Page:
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  14 Oct 2021, 20:13

Deadly clashes rock Beirut after rally against port blast judge

   BEIRUT, Oct 14, 2021 (BSS/AFP) - Heavy fighting claimed at least six 
lives and left dozens wounded in Lebanon's capital Thursday as an escalation 
of tensions around last year's massive portside explosion turned parts of 
Beirut into a warzone.

   The military deployed tanks and troops to quell the street battles that 
sparked memories of the 1975-1990 civil war for a city already traumatised by 
last year's blast disaster and Lebanon's worst-ever economic crisis.

   The bloody unrest, in which the sound of automatic gunfire and grenade 
explosions mixed with the wail of ambulance sirens, broke out after shots 
were fired at a demonstration by the Muslim Shiite movement Hezbollah and its 
Amal party allies.

   The protesters were rallying against judge Tarek Bitar, tasked with 
investigating the massive explosion at Beirut port which killed more than 200 
people and destroyed swathes of the capital on August 4 last year.

   The judge had in recent days been in the sights of Hezbollah and Amal in 
particular for insisting on subpoenaing top officials in his probe into the 
accident.

   AFP correspondents said the violence started with sniper fire from 
residential buildings targeting the Hezbollah and Amal supporters, who 
returned fire with AK-47 assault rifles and rocket-propelled grenades.

   "I can't handle these loud sounds, especially the RPGs," said one resident 
trapped in the combat zone in the city's southern Tayouneh area, who gave his 
name only as Samer.

   "It's the trauma of the Beirut blast coming back all over again."

   - 'Intense shooting' -

   Interior Minister Bassam Mawlawi said the "exchange started with sniper 
fire, with the first casualty shot in the head".

   He said at least six people were killed, all by gunfire, without 
specifying who fired the shots.

   The Lebanese Red Cross put the number of wounded at 30.

   In the chaos, bullets smashed into houses and left craters in the walls of 
buildings, while many panicked civilians were trapped in their homes.

   Among those killed was a 24-year-old who was hit in the head by a stray 
bullet while inside her home, a doctor at the Sahel hospital in Beirut's 
southern suburbs told AFP.

   Heavy fire rang out as ambulances rushed the wounded through the deserted 
streets, a few blocks from the Palace of Justice, where the protesters had 
rallied to demand Bitar's removal.

   The army made some arrests as they raided residential buildings looking 
for those behind the sniper fire, AFP correspondents said.

   Hezbollah and Amal blamed the clashes on the Lebanese Forces, a Christian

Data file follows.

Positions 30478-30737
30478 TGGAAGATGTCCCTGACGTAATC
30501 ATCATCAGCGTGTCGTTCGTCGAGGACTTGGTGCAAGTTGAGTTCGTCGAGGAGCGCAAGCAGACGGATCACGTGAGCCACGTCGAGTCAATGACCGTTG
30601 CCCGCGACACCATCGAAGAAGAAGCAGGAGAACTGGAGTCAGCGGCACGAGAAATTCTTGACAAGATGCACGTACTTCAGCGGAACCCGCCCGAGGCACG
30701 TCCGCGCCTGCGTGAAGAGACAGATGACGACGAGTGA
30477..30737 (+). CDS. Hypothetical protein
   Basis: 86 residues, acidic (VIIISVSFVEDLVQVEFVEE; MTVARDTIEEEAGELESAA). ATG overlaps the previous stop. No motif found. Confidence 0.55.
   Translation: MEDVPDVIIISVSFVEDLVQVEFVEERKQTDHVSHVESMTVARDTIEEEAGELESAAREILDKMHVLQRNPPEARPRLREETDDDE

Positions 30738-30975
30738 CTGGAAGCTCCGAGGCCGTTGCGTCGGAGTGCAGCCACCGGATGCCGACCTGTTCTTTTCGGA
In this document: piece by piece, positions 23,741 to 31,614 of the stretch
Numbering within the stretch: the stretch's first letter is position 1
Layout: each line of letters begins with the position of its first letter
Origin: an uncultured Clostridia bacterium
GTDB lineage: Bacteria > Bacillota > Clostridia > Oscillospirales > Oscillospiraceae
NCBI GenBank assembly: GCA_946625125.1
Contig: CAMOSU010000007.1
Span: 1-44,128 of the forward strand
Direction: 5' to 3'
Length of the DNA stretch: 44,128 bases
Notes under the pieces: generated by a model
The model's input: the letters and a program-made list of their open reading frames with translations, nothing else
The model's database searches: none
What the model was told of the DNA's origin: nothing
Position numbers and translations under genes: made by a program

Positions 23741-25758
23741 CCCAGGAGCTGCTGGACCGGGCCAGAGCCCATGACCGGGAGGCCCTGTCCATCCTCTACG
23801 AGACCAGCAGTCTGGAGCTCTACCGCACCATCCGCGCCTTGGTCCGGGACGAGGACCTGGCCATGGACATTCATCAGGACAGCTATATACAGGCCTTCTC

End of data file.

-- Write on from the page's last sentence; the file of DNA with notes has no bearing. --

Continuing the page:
party that is staunchly opposed to the Iran-backed group.

   "Lebanese Forces fighters spread out on rooftops fired sniper shots with 
the aim to kill," they said in a joint statement.

   AFP could not independently verify the claims.

   Lebanese Forces chief Samir Geagea hit back, saying the real reason for 
the violence was the "widespread proliferation of arms," in reference to 
Hezbollah's arsenal.

   Geagea condemned the clashes and called on authorities to launch an 
investigation.

   - 'Afraid of stray bullets' -

   In the chaos, residents cowered in corridors away from windows, as some 
were shattered by the gunfire.

   A limp body lying on a main street was carried away by rescuers as gunfire 
rained around them.

   Pictures circulating on social media showed children in a school ducking 
under desks and gathering on the floor outside classrooms.

   "I'm with my cousin and my aunt, and we're hiding in a two-square-metre 
space between rooms because we are afraid of stray bullets," said Bissan al-
Fakih, who lives in the area.

   "We're wondering if we could leave, but we're not sure if there is a way 
out".

   Maha Yahya, director of the Carnegie Middle East Center, called the 
violence "a horrific reminder of unhealed wounds" from the civil war.

   One social media user wrote that "Beirut now is similar to the Beirut of 
my childhood".

   The man at the centre of the tensions, judge Bitar, is seen as a last hope 
for justice by many Lebanese but has been condemned as biased and corrupt by 
political leaders.

   Bitar has sparked deep divisions within the government between those who 
want to keep him in his place and those who are pushing for him to go.

   The Court of Cassation on Thursday turned down a lawsuit filed by two ex-
ministers demanding his replacement, a court official told AFP on condition 
of anonymity.

   It is the second time this month that the judiciary has ruled in favour of 
the judge. But the investigator's fate is all but clear as Hezbollah and Amal 
press ahead with a campaign aimed at removing him.

   Political analyst Karim Bitar meanwhile voiced concern about more trouble 
ahead, saying that "Hezbollah taking to the streets and throwing all its 
weight in this battle ...could lead to big clashes and to the destabilisation 
of the entire country". 

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